This issue of Projector speaks with a distinct Finnish accent. With the rare exception of those publications which stem from the local editorial portfolio, the number of projects are dedicated to our good northern neighbors. It is surprising that in recent years such a powerful phenomenon as Finnish design has not received the deserved coverage in our area. Of course, we all know Alvar Aalto, whose name has already for half a century represented Finland in the world, and at times it’s a much broader information field than architecture and design. The name of Aalto often represents the entire Finnish culture of the second half of the twentieth century, and don’t be surprised that this issue has no publication about the life and work of the «father of the Northern modernism», as the Maitre is often called. Firstly, who knew that this year the stars would be aligned so that we’d publish an issue with such emphasis on Finnish design — the editorial plan is pretty chaotic and can suddenly go towards a completely unexpected direction. Estimating Aalto in the global context, Projector paid tribute to his work a year ago in the issue 2 (3), 2008. It is clear that Aalto’s works can occupy several magazines from cover to cover each, but we wanted to avoid repetitions. And to be honest, the editors hope that our readers are familiar with the legacy of Aalto well enough, while the names of other heroes of Finnish design, unfortunately, sound strange in our area. That’s who we’re going to speak about.
From the first page to the last one I’m extremely grateful to the Ministry of Foreign Affairs of Finland and the Finnish General Consulate in Saint-Petersburg for assistance in preparing the issue. They were very kind and introduced us to Finnish designers in the field environment of Helsinki. In the fullness of my heart I decided to assemble the most part of the issue of the works by our colleagues from Finland. I would also like to thank personally Ms Jutta Hinkkanen of the Ministry of Foreign Affairs in Finland, who made our trip abundant and interesting! I also thank the Media Relations conuncil Mr. Matti Nieminen and Culture assistant Ms Katja Nieminen, who helped us with the organizational issues.
The Finnish designers told us: «Finland is a small country. We are only 5 million. The society almost doesn’t have vertical hierarchy. The Finnish model is very horizontal. This can be proven, for example, with he possibility to call the Minister on a mobile, if required. We all know each other …» And this collective communication field is well felt in contact with all kinds of people there. It is hardly possible in our vertical latitudes. But it would be nice at least for fellow designers from the same city to know each other and be in a collective information field, rather than sit in their dens with no will to go outside.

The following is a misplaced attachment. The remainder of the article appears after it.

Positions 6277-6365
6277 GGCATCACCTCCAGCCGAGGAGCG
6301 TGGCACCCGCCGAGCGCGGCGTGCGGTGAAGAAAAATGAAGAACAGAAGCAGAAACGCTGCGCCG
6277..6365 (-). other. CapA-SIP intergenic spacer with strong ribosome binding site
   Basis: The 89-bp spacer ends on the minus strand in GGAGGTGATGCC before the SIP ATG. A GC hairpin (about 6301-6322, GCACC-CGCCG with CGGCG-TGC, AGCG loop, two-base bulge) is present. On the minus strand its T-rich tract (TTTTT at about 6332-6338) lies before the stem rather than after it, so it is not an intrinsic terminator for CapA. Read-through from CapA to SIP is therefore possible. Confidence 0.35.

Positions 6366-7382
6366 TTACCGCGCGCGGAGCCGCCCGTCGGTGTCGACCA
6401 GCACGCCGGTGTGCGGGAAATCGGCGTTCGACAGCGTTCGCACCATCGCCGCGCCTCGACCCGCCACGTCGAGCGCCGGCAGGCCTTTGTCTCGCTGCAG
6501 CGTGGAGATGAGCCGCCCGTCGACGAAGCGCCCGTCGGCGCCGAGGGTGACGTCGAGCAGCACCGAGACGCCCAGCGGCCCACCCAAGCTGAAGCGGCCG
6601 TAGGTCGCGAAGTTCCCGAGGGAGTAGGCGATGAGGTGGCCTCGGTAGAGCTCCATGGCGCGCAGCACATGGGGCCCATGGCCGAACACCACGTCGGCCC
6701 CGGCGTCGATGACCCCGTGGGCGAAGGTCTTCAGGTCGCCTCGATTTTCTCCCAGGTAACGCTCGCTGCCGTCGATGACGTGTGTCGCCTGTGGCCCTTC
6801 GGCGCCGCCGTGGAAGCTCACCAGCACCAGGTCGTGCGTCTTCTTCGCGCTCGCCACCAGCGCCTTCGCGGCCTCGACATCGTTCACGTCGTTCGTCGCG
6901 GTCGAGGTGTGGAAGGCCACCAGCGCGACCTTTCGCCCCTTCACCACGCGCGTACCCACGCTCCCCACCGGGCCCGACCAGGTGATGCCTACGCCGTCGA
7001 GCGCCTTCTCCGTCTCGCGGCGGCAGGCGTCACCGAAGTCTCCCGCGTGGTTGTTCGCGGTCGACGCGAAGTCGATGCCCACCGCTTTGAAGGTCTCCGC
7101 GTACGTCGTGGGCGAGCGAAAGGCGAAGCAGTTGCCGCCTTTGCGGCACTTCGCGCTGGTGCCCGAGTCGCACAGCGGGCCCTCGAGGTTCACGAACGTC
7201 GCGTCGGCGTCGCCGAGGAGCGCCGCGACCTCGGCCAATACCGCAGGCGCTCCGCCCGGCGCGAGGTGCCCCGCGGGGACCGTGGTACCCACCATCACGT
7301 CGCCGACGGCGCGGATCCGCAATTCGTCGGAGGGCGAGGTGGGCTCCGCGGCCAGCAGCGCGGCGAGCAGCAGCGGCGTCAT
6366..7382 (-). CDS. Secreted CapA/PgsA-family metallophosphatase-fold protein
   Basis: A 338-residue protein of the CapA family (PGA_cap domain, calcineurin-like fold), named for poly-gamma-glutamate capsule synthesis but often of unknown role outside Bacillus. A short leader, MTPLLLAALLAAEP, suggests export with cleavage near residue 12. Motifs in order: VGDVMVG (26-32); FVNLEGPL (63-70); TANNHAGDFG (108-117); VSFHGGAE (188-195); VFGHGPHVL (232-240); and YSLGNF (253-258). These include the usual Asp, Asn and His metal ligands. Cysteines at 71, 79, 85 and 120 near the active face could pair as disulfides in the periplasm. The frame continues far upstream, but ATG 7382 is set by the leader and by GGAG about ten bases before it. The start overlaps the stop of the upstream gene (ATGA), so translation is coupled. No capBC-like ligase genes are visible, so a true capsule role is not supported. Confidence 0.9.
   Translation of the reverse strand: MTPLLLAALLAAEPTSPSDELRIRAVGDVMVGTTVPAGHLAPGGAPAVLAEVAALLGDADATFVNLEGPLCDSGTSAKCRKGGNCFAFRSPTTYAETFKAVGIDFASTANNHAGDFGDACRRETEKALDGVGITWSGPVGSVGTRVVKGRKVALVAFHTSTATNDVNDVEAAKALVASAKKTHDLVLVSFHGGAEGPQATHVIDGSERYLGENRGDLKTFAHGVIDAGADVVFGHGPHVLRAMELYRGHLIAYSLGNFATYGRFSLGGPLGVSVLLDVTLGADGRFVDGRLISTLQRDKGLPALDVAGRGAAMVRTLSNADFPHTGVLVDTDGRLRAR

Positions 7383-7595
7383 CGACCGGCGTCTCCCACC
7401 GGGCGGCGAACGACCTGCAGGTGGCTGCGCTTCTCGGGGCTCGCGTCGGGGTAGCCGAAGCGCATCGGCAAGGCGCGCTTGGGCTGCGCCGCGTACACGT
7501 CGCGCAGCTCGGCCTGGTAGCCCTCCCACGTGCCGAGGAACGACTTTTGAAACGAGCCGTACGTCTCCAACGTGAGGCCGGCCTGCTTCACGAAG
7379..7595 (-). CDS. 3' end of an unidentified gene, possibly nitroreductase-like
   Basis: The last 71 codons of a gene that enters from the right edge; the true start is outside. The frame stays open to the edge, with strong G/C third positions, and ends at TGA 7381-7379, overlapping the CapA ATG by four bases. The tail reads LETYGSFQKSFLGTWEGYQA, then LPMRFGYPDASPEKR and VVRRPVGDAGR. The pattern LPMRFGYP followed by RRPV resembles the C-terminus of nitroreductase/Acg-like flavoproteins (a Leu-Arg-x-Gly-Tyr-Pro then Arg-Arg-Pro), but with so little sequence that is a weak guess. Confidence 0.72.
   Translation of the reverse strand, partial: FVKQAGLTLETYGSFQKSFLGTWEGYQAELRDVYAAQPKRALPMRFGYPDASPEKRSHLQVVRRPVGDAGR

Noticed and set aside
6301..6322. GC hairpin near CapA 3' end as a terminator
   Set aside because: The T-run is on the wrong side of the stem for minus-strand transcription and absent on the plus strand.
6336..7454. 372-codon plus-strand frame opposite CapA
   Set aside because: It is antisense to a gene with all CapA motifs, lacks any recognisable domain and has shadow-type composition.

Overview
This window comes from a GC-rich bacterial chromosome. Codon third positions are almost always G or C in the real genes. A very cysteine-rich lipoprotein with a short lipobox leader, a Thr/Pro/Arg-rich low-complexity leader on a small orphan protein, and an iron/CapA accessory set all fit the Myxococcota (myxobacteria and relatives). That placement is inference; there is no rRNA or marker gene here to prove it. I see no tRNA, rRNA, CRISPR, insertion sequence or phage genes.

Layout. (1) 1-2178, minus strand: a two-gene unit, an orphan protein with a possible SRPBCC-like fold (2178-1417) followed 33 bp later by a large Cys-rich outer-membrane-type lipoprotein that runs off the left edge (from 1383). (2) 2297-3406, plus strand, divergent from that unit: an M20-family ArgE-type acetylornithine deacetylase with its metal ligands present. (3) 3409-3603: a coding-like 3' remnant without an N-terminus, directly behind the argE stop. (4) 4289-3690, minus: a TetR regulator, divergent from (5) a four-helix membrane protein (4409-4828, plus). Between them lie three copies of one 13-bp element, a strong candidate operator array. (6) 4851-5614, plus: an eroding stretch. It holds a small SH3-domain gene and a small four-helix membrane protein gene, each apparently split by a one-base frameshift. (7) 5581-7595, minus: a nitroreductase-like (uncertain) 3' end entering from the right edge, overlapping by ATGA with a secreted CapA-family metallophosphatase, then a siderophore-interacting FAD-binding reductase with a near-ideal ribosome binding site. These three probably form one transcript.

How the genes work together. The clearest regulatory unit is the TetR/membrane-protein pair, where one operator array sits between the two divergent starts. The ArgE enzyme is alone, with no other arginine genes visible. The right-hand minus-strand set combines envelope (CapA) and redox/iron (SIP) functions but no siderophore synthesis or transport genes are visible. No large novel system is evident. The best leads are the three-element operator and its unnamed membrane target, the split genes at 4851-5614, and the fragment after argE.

Projector № 2(7) 2009
The latest Projector has a distinct Finnish accent. Even the cover reads: Varo kuuma, which means «Be careful, it's hot!» The hot summer Finnish issue has dedicated more than half of its publications to the project of the designers from Finland - our good neighbors.
That would be a predictable step to start with Alvar Aalto, the forefather of all Finnish design. But, first, we wrote about him a year ago in the issue 2 (3) in 2008, and secondly, his works are well-known in our latitudes. That’s why we suddenly with Eero Aarnio and more predictably continue with Harri Koskinen — both masters of Finnish design have been interviewed by Projector.
The author’s project of Olga and Alexander Florensky isn’t subject to any geographical or thematic trends in the editorial policy and is, as usual, still here. This time we will focus on the Mobile bestiary.
The «Lettering» opens with the article on Graphic Archaeology — the project of Mitya Kharshak, implemented with the help of students of Saint-Petersburg University of Polygraphy.
The relationship between Projector and letters through the story about an amazing Kunststück — ciphermachine based on Rubik’s Cube.
Project №4 «Subject» is surprisingly abundant this issue. The editorial board have spotted four objects, simply impossible not to be discussed. Among them is the chair Organic by Eero Saarinen, created in collaboration with Charles Eames; a freaky engagement wire, designed by Ilkka Suppanen; a recession-resistant project of a thermos that can be constructed with your own hands, and the futuristic Medusa by Mikko Paakkanen.
The №5, «Environment», shows two projects: Kirnu, «a giant pot», which will represent Finland at the World Expo in Shanghai; and the apartment — a witty artistic project by the trio of young ladies-designers from Saint-Petersburg.
Next, in the project «Interactive» there’s our critically-minded expert in site building Michael Shulenin examines the site of Helsinki University of Art and Design. I must say that despite the biased analysis, the site as a whole has managed to pass the test given by our strict member of the editorial board.
The photography project this time also features a Finnish master — Ole Kolemaynen. Unfortunately, the editors weren’t efficient at twisting Mr. Kolemaynenu’s hands and his press service, and we did get a portrait of the main working tool of the photographer — his camera. That’s a drag, but we’ve been able to publish two photos more!
In the project №8 «School» Sergei Helmyanov talks about his experience of cooperation with Nokia during the training project with the students of «Mukha». This is also a Finnish subject in some way, I guess.
Mikhail Karasik continues to delight us with his stories about the studies of books of the 1920-30s. Read his article Jump in this issue.
Next, our permanent columnist Dmitry Nikiforov looks through «The most beautiful book in Finland, 2008» (this is an award), entitled Sketchbook, with great pleasure.